A report from our Eritrean partner:
After Ethiopia appointed a new prime minister, Dr. Abiy Ahmed Ali, in April 2018, things started to change quickly in that country and their neighbours.
Dr. Abiy Ahmed Ali has a Muslim father and an Orthodox Christian mother. Abiy is a member of the Full Gospel Ethiopian church. He was raised by his mother and had little contact with his father.
When Abiy was appointed, Ethiopia was suffering much civil unrest. Most of the trouble was in the Oromo and Amhara tribe areas. These two tribes make up almost 55% of the Ethiopian population and they thought the government (which was from the minority Tigray tribe) was discriminating against the majority tribes. This civil unrest brought Abiy into power. Abiy is from the Oromo tribe on his father’s side but his mother is, I think, from the Amhara.
After his appointment, the new prime minister released thousands of political prisoners and fired corrupt and abusive government and prison officials. He appointed new ministers and focused his agenda on peace, forgiveness and inclusion. He also promised to end the war with Eritrea by implementing an 18-year-old peace deal between the two countries.
Ethiopia and Eritrea were at war between 1998 and 2000 over a border dispute which killed over 100,000 people on both sides. The border conflict was supposed to be resolved in 2000 after the United Nations made a peace deal ruling which was final and binding. At the time Eritrea accepted the ruling but Ethiopia said they accepted it in principle, but they needed to talk more first. Eritrea said no more talking, it is time for action so, unfortunately, the peace agreement was not implemented. This deadlock resulted in a massive military build-up by both countries.
When Abiy was appointed as prime minister, the Eritrean president (Isaias Afewerki) did not expect anything new from the new premier. Nevertheless, when the prime minister said that he accepted the UN ruling without any precondition, the Eritrean president agreed to meet and both countries are now working to open the border and normalise their relationship. In July 2018 Ethiopian Air Lines started to fly again between the two countries.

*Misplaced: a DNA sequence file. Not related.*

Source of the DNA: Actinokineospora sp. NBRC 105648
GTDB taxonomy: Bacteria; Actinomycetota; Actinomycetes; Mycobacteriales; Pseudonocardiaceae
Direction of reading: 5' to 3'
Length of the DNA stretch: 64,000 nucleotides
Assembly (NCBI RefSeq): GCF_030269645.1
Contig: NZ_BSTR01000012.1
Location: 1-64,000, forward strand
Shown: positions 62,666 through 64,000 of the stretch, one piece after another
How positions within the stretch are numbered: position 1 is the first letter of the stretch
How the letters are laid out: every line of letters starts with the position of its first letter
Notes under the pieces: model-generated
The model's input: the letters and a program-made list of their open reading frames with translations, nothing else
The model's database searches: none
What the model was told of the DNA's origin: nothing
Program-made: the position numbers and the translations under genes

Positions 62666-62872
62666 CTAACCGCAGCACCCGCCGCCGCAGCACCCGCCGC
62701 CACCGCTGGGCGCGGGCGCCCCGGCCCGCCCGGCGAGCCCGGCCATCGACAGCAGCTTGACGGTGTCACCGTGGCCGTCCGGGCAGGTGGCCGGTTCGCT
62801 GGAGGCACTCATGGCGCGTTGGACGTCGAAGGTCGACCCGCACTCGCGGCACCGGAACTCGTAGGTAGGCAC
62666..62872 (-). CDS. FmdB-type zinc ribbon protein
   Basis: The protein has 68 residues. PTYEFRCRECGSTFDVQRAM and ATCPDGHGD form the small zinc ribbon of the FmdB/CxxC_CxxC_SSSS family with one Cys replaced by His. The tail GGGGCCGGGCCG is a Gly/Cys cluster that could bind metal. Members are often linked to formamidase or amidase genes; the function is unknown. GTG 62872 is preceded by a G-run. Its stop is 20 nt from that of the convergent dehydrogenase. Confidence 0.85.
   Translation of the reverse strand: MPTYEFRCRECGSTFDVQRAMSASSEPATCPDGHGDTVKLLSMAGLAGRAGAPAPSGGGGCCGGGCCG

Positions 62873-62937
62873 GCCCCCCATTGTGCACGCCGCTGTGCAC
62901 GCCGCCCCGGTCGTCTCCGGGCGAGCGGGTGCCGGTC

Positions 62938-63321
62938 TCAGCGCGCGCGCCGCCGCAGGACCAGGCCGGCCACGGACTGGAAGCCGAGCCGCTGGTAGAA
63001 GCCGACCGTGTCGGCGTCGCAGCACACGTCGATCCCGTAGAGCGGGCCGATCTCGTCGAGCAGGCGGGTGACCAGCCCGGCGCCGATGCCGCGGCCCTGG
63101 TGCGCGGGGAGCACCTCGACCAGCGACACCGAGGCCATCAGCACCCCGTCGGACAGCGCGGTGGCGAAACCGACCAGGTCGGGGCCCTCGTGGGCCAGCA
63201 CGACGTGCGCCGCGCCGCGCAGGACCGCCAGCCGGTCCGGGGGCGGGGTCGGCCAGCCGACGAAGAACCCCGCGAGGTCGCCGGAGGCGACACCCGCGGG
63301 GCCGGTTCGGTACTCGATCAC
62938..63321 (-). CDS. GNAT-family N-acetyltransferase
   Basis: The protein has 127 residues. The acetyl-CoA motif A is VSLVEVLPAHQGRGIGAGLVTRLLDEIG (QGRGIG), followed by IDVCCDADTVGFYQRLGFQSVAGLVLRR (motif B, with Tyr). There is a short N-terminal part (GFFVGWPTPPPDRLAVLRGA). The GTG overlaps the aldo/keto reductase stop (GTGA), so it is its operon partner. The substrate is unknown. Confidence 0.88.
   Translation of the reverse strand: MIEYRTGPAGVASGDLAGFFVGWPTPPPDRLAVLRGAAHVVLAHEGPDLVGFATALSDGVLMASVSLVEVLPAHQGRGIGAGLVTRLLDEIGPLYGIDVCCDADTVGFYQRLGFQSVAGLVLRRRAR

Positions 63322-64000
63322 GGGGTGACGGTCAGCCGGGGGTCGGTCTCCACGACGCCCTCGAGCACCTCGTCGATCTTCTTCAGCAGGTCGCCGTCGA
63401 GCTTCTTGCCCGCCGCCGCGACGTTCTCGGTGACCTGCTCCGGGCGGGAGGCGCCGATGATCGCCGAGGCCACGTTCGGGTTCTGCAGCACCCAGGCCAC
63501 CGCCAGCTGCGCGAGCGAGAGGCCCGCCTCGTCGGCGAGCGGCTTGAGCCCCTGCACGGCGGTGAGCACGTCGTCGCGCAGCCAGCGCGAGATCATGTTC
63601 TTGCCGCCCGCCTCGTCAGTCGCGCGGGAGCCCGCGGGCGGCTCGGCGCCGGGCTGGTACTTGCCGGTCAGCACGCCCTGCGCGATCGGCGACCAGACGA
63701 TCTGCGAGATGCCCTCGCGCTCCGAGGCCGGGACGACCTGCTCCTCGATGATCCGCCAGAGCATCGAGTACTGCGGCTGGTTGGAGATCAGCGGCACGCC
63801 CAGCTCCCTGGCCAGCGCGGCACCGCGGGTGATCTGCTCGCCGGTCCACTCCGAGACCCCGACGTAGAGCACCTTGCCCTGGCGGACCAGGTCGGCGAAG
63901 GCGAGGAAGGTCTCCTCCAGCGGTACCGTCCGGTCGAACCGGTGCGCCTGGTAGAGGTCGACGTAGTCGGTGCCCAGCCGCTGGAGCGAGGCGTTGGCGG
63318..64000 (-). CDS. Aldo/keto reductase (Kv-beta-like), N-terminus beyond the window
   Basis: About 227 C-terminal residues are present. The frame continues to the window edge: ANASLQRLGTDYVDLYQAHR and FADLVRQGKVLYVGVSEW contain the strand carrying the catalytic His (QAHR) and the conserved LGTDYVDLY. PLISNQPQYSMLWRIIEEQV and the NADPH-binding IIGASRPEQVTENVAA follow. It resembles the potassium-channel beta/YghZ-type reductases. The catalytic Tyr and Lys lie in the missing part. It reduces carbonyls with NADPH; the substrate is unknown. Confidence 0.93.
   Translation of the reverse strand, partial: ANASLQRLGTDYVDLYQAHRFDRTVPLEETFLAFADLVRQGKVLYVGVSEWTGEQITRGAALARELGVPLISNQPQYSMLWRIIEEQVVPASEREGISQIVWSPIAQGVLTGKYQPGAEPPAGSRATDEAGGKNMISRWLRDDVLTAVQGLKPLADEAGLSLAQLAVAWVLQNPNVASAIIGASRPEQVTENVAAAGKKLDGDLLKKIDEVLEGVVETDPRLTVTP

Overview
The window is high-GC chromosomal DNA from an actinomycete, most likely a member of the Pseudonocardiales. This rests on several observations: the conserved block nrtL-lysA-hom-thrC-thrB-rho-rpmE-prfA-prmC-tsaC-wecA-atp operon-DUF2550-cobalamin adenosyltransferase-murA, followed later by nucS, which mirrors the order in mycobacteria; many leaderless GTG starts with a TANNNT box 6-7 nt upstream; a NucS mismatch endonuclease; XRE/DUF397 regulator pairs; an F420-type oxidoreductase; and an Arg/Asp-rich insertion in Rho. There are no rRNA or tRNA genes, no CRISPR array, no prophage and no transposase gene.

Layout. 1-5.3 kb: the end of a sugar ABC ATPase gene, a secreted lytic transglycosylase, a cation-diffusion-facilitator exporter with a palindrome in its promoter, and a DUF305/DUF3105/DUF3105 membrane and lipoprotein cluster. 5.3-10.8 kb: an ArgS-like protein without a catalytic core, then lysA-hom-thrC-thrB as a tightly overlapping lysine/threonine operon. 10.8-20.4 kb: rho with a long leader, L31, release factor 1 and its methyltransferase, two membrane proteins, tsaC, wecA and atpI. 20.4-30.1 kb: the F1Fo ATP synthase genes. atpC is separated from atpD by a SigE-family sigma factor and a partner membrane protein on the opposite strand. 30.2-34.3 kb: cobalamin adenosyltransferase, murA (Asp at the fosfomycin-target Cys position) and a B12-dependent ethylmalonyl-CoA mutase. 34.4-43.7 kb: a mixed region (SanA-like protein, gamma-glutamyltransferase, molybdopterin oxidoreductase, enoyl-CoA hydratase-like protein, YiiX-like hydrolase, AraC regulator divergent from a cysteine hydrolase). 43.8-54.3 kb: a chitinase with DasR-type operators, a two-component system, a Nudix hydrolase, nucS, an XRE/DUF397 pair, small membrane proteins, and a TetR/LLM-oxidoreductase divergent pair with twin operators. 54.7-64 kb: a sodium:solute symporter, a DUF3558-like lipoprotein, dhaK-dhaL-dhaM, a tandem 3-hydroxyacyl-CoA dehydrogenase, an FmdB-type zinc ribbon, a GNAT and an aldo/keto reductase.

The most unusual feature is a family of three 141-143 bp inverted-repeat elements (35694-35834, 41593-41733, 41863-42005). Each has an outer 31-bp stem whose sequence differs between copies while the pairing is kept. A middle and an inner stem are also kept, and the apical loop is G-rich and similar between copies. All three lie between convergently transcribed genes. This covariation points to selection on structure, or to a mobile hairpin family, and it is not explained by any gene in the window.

The Eritrean prisoners situation
So far nothing has really changed, but in July 2018, 35 prisoners were released from Mai Sirwa prison. Most of these prisoners were arrested 4½ years ago and they were in Me’etr prison until a year ago. These prisoners had signed forms agreeing not to participate in meetings organised by any of the Eritrean underground churches. In normal circumstances this would have secured their release, but it did not happen immediately. Actually it created friction between those who signed and those who did not. Both groups had to live together in a small courtyard for years. I think this was done by the government to divide the Christian prisoners, and it worked. Now we know that 400 Christian prisoners are still in Eritrean prisons, but this number does not include prisoners who are held by the army or in the smaller police posts.
Now that the border is open many Ethiopian Christians are planning to go to Eritrea. This will cause problems for the Eritrean government. Ethiopians and Eritreans look alike and share the same culture and language. We must wait and see what happens to the church and prisoners of faith in Eritrea. The first flight to Eritrea carried a well-known Ethiopian pastor and hundreds of Eritrean Christians waited for him at the airport where they welcomed him with dancing and singing and escorted him all the way to his hotel. So far the Eritrean government has not reacted against this demonstration of faith; however, we are worried many of the underground Christians will have become exposed during this visit. We warned our workers not to go to this event as we were concerned that the Eritrean government would use it to identify underground church leaders.
Where is this situation taking us?
Ethiopia is doing great politically, but from the Eritrean perspective it is just one man – the new prime minister Dr Abiy Ahmed Ali – who is doing everything. In spite of this both countries have been signing new economic and political agreements. Since the Eritrean news media remains controlled by the government, Eritreans can still only learn about changes in their country by listening to and watching Ethiopian news broadcasts and this leaves them nervous about what the future holds.